The universities of England received the dreaded news yesterday, and for the overwhelming majority, it was as bad as they had feared. Almost three-quarters will see their funding for next year severely reduced or frozen in real terms – which elicited a furious response from lecturers' representatives and some vice-chancellors.
Not that they had not been warned. With the NHS and schools assured that their budgets would be protected, higher education had been waiting for the axe to fall. But this does not make the experience any more tolerable. The universities have enjoyed a bonanza since Labour came to power; this is the first major reduction in funding for 13 years, and, whoever wins the election, it is unlikely to be the last. Higher education must share the national pain of austere times.
The distribution of funds announced by the Higher Education Funding Council for England yesterday offered some useful pointers about official thinking on this score. Worst hit, by and large, were the newer universities. The Russell Group of 20 leading establishments emerged less badly, while the top five universities for research – Oxford, Cambridge, University College London, Imperial College London and Manchester – together received one third of the funds available. This amounts to a blessing on the creation, or preservation, of an elite designed to hold its own with the world's best. In the global world, this is as necessary as it is inevitable.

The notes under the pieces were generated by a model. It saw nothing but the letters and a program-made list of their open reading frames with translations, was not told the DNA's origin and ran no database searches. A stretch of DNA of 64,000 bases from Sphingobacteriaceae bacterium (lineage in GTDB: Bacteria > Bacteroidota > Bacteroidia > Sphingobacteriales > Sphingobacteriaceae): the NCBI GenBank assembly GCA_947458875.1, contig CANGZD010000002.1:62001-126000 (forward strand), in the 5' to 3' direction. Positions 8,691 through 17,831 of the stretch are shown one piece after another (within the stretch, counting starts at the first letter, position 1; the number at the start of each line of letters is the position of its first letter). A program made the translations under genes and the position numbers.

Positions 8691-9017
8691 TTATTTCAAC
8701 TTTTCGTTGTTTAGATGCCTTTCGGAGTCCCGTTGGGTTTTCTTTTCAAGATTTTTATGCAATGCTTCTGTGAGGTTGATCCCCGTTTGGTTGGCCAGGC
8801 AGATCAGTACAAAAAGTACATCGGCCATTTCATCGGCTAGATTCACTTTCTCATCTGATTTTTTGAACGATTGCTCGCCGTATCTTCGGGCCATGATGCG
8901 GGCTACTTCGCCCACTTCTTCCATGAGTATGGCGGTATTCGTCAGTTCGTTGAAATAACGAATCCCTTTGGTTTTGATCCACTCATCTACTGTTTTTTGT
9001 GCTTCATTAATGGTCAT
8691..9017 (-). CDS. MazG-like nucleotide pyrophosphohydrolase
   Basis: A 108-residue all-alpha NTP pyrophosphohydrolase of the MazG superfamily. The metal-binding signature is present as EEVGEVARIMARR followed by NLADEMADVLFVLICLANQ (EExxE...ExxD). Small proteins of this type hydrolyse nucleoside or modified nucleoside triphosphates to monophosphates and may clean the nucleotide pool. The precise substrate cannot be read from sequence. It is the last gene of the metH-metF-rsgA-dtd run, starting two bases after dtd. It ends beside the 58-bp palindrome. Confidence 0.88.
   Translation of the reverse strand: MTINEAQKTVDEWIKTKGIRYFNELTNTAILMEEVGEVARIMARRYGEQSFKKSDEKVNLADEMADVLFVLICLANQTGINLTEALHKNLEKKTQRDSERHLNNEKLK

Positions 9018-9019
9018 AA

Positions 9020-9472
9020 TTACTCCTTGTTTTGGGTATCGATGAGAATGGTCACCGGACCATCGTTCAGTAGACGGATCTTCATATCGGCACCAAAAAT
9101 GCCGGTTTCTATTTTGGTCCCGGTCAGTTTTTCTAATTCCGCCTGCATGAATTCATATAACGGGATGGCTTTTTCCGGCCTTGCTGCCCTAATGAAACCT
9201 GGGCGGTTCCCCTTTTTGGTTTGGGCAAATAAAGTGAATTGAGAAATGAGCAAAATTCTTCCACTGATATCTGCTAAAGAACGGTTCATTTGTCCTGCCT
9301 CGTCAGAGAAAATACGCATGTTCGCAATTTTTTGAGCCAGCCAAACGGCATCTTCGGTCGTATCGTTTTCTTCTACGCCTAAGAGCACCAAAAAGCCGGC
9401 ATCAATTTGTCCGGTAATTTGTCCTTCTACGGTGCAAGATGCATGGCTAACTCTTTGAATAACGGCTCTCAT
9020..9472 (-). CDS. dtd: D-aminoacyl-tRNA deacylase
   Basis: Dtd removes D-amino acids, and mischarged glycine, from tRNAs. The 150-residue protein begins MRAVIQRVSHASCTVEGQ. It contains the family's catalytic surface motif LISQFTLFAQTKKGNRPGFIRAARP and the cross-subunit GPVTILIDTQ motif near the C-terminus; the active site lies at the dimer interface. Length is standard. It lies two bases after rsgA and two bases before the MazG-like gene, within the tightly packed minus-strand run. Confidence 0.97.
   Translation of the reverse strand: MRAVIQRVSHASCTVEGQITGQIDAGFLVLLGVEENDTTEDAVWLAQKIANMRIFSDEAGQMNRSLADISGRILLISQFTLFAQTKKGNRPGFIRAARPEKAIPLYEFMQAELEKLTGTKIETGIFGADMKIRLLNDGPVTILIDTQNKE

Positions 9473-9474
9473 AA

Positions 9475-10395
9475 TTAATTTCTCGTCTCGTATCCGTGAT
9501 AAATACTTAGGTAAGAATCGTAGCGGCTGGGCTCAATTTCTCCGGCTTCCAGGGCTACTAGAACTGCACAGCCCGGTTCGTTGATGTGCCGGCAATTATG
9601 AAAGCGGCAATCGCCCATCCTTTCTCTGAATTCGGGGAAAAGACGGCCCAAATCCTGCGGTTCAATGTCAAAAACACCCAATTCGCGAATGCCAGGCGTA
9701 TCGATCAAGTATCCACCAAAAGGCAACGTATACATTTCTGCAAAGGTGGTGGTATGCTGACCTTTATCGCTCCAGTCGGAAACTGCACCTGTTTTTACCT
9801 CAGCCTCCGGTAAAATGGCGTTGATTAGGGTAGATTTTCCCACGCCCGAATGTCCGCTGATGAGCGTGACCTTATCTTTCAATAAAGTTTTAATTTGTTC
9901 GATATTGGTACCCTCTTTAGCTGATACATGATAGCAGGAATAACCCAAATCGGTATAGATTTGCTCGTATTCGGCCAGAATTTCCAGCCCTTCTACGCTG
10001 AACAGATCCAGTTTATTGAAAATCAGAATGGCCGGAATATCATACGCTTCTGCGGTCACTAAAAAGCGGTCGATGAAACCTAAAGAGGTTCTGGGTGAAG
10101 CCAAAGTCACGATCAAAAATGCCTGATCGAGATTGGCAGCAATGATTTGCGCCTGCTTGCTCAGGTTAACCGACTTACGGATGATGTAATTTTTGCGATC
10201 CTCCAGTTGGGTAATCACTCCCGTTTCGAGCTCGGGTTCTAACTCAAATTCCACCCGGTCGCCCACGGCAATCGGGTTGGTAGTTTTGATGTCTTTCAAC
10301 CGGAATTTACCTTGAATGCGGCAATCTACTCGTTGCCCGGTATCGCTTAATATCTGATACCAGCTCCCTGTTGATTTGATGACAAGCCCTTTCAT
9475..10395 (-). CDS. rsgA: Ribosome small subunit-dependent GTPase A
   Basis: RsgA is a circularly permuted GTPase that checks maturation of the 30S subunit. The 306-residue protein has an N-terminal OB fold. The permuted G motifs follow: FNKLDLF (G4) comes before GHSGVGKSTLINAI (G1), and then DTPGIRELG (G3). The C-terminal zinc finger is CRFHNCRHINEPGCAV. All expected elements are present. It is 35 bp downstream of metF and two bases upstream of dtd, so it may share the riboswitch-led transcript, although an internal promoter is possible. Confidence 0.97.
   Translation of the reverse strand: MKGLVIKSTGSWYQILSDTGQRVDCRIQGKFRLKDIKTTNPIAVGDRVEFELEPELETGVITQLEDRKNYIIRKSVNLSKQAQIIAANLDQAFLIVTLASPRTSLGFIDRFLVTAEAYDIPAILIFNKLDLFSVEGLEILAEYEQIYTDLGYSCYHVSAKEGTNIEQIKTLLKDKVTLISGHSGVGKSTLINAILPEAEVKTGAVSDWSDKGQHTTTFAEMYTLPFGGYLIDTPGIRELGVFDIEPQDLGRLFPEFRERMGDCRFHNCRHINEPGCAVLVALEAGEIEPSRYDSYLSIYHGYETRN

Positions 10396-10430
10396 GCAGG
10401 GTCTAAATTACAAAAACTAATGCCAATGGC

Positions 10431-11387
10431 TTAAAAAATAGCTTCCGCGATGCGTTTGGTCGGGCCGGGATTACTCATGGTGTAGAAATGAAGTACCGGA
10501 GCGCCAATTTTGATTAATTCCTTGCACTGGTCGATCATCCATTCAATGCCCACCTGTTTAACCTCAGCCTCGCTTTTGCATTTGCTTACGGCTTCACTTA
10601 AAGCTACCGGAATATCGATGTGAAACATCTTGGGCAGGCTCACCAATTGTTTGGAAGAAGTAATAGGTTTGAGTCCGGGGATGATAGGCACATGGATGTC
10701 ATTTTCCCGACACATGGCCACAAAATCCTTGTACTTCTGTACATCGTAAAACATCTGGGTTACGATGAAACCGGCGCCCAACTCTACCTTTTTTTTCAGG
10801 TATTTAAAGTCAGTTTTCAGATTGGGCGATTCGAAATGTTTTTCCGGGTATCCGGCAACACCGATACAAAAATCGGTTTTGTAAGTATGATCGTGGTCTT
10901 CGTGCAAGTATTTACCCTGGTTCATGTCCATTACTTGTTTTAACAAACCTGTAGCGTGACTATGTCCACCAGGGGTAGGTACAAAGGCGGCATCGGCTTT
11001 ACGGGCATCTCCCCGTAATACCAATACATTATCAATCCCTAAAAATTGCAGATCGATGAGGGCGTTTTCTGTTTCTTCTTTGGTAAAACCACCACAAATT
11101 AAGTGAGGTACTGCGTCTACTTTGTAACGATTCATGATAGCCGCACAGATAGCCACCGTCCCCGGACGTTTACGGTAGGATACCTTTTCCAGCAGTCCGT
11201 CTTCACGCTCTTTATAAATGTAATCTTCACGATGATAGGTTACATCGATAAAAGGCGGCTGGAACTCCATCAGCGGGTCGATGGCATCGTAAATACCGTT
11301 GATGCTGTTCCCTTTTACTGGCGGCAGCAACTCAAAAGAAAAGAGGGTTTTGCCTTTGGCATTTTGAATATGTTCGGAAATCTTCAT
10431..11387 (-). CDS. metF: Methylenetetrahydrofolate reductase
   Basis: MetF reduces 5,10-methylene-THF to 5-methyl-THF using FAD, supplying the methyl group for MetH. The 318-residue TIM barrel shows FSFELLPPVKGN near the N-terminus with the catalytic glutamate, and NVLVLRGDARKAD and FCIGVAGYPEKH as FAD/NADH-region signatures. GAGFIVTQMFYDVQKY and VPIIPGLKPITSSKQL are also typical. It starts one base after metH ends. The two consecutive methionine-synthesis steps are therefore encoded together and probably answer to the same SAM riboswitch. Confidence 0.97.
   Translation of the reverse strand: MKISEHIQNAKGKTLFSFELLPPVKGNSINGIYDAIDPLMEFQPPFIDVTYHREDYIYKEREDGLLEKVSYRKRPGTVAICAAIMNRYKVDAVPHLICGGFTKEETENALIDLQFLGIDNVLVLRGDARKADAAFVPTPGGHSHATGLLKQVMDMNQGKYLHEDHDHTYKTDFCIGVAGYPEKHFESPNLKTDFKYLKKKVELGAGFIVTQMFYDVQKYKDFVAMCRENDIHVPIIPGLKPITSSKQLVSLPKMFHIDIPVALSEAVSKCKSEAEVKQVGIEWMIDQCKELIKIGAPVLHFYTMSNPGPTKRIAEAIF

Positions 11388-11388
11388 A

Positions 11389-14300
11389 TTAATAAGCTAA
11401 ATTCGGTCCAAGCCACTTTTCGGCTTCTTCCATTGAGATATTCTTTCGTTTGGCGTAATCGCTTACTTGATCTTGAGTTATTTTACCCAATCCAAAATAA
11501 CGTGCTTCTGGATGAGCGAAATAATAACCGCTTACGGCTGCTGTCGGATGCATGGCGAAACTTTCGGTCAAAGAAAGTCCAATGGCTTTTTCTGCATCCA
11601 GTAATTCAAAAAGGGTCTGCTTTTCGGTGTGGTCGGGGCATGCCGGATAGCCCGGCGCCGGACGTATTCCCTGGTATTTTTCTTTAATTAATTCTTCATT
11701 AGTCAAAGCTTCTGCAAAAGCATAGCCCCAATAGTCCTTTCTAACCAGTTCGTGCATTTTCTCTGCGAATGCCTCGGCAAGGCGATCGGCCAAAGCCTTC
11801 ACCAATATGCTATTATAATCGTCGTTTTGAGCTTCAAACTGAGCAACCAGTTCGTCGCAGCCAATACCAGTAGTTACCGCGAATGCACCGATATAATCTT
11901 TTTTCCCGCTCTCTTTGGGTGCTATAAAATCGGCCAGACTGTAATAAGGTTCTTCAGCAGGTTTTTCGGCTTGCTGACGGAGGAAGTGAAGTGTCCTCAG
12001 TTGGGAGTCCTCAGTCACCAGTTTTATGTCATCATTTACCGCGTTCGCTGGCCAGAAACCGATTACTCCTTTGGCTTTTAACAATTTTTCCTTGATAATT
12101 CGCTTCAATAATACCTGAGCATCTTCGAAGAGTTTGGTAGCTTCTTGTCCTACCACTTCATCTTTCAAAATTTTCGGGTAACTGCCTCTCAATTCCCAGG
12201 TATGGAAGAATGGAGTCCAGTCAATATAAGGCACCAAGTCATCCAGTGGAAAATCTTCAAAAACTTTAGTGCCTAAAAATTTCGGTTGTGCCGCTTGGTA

But there are other pointers, too. Priority has been given to universities with specialist departments in science, maths and technology – subjects where Britain has long had a shortage of expertise, but which also tend to be more expensive to teach. If, as is forecast, the number of university places overall is set to fall, it is right that students are gently channelled into areas where skills are most needed. For all the complaints that will come from champions of the liberal arts, this is nothing like a wholesale redirection of funds, but a helpful nudge towards a higher education sector better tailored to the country's future requirements.
Nor is a decline in the number of university places necessarily a bad thing. The rapid expansion of tertiary education has been a success for this government, with applications continuing to rise, despite fee increases and, for most, less generous assistance from the state. But the Government's target of getting 50 per cent of school-leavers into higher education was always of dubious worth. A little more selectivity could help raise standards and reduce drop-out rates. There is also an argument for speeding up the Browne review of student funding, with a view to freeing, or removing, the cap on tuition fees sooner than might have been envisaged.
On the negative side, however, any decline in the number of places and any rise in fees risk leaving would-be students from poorer families at an even greater disadvantage than they already are. The provision of more bursaries, an extension of needs-blind admission and better information about available grants should all help, but they will go only part of the way.
In the immediate future, higher education as a whole will have to look much more critically at how its spends its money – from the salary rises granted to many vice-chancellors in recent years, through the building projects that habitually run over budget, to the actual contact hours between teacher and student. After a period of comparative largesse, all universities must learn to do more with less.